September 26th 2019 (Nyamilepedia)-A new report released on Thursday by the United Nations Office for the Coordination of Humanitarian Affairs, noted that, South Sudan’s baseline on internally displaced persons (IDPs) has been reset from 1,829,223 individuals to 1,465,542 due to the culmination of an 18-month-long review and rationalization exercise between IDP datasets maintained by the United Nations Office for the Coordination of Humanitarian Affairs (OCHA) and the International Organization for Migration’s Displacement Tracking Matrix (IOM DTM).
“For the past 18 months, OCHA has been working closely with IOM DTM to thoroughly update South Sudan’s baseline data on IDPs,” said Steve O’Malley, Head of the South Sudan Office for OCHA.
“Now a new baseline has been set, and OCHA and IOM DTM will maintain a unified IDP baseline for South Sudan, which will be regularly updated.”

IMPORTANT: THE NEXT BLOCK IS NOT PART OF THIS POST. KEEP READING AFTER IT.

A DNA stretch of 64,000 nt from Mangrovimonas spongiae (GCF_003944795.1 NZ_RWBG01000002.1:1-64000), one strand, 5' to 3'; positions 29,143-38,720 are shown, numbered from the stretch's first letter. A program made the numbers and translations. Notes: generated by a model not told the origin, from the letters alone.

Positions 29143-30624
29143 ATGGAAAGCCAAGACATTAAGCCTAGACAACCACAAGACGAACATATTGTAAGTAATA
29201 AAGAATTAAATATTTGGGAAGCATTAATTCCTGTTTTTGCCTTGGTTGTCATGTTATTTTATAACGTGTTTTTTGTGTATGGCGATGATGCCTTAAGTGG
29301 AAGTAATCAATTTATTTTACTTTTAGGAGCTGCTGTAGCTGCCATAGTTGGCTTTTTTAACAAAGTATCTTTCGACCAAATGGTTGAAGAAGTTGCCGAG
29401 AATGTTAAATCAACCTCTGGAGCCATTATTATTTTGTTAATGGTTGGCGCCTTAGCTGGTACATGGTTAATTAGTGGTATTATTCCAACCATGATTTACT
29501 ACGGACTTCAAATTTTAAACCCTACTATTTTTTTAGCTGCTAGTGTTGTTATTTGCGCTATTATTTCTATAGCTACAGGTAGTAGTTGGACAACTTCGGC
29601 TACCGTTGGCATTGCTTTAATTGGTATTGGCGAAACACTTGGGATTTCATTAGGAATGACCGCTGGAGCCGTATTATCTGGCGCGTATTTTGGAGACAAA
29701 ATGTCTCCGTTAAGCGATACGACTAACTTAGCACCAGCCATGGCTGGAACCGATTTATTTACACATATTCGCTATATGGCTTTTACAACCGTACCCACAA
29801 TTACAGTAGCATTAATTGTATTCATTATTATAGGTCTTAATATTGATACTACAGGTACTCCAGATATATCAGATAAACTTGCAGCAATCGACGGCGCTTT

“The IOM DTM Mobility Tracking exercise published its first round of data in March 2018, at the time covering 230 locations across 23 counties”, says Jean-Philippe Chauzy, the IOM Chief of Mission. “Coverage has steadily expanded and the latest exercise, DTM Round 6, covers 2,312 locations across all 78 counties of South Sudan. The findings are due to be published in September 2019.”
The large-scale reduction of more than 360,000 individuals is caused by updating and verifying displacement data through revisiting locations and obtaining new population estimates, and reviewing all data for potential duplications.
The new baseline does not reflect the actual change in IDP numbers between July and August, but rather the cumulative effect of the data review. Considering all decreases and increases of IDPs throughout the country, there has been an overall net decrease of 26,302 individuals from July to August 2019.
“I am very pleased that we have been able to update the IDP data. The ability to understand the context and measure displacement is crucial to serving people who are impacted by the crisis,” said Alain Noudéhou, the Humanitarian Coordinator in South Sudan.